Model sustainability trade-offs in Supply Chain Network Design to reduce emissions

supply Chain Network Design to Reduce Emissions

Amid a tumultuous period, supply chains are even more under scrutiny following the global climate change conference in Glasgow. The outcome set the stage for a global emissions trading scheme. This agreement also puts CO2 reduction pledges in the spotlight and public pressure is paving the way for new regulations. The introduction of the Corporate Sustainability Reporting Directive in Europe means that companies will need to report on their emissions and set targets to reduce them. How can they do that in an informed way, accounting for complex cost and service trade-offs? AIMMS Network Design provides functionality that helps supply chain teams model carbon emissions and other non-financial metrics like water consumption and carbon equivalents. Let’s explore how this modeling capability can help you make more conscious choices and drive long-term sustainability outcomes.

Supply chains are a big contributor to an organization’s carbon footprint. So, it’s not surprising that teams are looking to model how their supply chains contribute to carbon emissions. There is also an opportunity to redesign the supply chain and take a stewardship role in the transition to net zero. To facilitate this transition, supply chain teams need to work closely with their counterparts across the company, most notably regarding sustainability and CSR. Having the right data and insights at hand can be very helpful to steer new conversations around this topic. What kind of scenarios should you be discussing? Here are some examples:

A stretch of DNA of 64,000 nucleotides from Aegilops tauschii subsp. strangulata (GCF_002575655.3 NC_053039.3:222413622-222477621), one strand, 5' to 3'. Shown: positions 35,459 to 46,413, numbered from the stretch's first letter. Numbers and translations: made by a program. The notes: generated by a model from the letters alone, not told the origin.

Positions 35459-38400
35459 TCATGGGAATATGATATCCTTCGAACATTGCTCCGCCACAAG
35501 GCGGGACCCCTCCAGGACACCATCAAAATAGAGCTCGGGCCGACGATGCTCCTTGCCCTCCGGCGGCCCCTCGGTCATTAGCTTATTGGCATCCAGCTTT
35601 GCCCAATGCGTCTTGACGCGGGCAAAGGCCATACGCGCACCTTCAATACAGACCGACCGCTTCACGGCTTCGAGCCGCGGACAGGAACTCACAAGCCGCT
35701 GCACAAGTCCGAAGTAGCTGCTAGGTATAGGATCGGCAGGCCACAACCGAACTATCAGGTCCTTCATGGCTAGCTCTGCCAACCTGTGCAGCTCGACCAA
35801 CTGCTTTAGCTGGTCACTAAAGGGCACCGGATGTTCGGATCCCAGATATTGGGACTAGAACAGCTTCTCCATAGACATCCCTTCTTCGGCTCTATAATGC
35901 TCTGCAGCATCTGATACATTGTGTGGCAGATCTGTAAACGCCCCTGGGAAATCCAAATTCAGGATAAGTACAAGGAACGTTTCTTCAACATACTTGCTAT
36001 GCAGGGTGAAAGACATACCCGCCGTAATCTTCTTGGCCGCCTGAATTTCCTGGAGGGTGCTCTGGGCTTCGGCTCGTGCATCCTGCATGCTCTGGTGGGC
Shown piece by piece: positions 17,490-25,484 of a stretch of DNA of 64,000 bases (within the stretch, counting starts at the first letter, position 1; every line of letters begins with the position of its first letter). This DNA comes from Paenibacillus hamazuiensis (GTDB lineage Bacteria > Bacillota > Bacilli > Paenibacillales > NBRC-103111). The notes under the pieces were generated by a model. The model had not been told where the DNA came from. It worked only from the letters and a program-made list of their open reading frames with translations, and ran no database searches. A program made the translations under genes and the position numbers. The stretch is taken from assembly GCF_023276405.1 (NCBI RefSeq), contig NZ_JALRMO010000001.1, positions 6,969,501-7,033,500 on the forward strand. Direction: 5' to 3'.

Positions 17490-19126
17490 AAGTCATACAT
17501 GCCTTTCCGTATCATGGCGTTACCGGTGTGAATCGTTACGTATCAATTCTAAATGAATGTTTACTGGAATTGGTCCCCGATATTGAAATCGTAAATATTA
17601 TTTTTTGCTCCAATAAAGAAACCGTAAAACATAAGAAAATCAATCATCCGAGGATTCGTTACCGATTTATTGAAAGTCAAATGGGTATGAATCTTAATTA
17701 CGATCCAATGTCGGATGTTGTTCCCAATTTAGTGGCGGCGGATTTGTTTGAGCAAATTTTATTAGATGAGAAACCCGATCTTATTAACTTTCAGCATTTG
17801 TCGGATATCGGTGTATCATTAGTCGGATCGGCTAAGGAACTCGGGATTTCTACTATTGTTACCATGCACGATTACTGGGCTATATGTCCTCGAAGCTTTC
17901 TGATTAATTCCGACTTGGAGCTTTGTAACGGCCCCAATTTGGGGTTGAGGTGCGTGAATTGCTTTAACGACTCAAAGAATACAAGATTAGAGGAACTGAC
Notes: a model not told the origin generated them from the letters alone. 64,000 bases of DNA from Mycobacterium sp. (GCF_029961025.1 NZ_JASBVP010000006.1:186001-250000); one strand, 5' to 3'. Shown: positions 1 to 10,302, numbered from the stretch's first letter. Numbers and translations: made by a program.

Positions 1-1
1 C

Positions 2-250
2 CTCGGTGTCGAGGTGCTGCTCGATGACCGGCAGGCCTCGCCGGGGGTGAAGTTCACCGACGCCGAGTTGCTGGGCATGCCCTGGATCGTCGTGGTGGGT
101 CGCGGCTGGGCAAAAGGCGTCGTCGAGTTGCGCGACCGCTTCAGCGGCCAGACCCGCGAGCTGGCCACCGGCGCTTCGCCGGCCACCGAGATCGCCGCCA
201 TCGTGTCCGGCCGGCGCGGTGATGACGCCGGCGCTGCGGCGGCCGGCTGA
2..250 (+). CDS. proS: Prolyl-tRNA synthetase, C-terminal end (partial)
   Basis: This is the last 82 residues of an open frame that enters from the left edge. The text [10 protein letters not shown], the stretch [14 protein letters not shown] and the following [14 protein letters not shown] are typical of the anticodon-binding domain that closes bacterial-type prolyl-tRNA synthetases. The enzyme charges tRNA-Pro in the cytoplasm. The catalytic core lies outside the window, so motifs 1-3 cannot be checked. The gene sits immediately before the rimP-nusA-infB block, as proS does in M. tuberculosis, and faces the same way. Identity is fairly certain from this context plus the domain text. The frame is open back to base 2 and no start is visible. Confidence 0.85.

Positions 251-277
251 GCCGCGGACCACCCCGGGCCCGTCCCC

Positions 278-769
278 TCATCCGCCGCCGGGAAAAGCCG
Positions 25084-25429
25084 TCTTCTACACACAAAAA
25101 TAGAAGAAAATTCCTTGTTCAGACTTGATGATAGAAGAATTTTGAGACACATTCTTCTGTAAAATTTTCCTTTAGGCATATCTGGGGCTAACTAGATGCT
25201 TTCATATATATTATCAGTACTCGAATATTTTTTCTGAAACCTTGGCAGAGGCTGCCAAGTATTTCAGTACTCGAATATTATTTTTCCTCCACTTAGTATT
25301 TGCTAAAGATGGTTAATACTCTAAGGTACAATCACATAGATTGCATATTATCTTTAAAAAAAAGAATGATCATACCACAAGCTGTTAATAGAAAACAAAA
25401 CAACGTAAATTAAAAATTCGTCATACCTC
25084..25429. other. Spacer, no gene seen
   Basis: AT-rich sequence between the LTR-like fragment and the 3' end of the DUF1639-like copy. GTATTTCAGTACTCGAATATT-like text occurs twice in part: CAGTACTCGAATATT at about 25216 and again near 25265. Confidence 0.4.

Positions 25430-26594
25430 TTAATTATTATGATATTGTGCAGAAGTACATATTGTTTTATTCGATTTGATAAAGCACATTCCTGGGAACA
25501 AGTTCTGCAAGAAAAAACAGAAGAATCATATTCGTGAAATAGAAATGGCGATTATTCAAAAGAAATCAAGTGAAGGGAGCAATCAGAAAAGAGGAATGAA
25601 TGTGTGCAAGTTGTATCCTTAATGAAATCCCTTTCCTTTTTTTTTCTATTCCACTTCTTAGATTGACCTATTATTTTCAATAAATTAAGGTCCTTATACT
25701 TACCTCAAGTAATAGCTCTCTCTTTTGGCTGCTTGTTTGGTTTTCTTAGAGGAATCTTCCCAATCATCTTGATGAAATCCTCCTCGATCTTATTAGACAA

1. Shift production to lower carbon locations

One of the many things you can model is the impact of your production locations on carbon emissions. Some companies are already shifting production closer to home to build resilience against disruptions. Others are near-shoring to lower their carbon footprint. But shifting production to Europe or the US, for instance, results in higher costs. Scenario modeling can help you evaluate the cost to sustainability trade-off and make an informed decision.

2. Relocate DC’s to drive fewer miles

Similarly, you can model your distribution center locations and the impact they have on your carbon footprint. For example, you may find that relocating some of your warehouses closer to customers may result in lower mileage and therefore a lower carbon footprint.

3. Change your energy mix from gas-powered to electric-powered

You can also model your power consumption and its impact on carbon emissions. With this data at hand, you can assess whether transforming your fleet into electric-powered vehicles can help you improve your footprint at a reasonable cost. Likewise, you can assess whether the energy source for your locations can be more sustainable in the long term.

4. Prioritize high-performance products with an eye on sustainability

Lastly, another scenario might be evaluating the carbon footprint of your specific products. Do you have slow-moving products that pollute more than fast-moving ones? Should you phase out high-emission products and focus on more innovative, sustainable ones? These are all questions you can address with scenario modeling.

SCM Webinar Wednesday, November 2

Supply Chain Media and AIMMS are organizing the webinar “Managing trade-offs in strategic supply chain decision making” on Wednesday, November 2, 2022, starting at 16:00 hrs CET. Learn from our guest speaker Paul van Nierop, Product Owner Supply Chain Network Design at AIMMS.

• What are the key KPIs for Supply Chain Network Design?
• Why are they often in conflict with one another?
• How can you use technology to help reconcile these conflicts?

Register here >>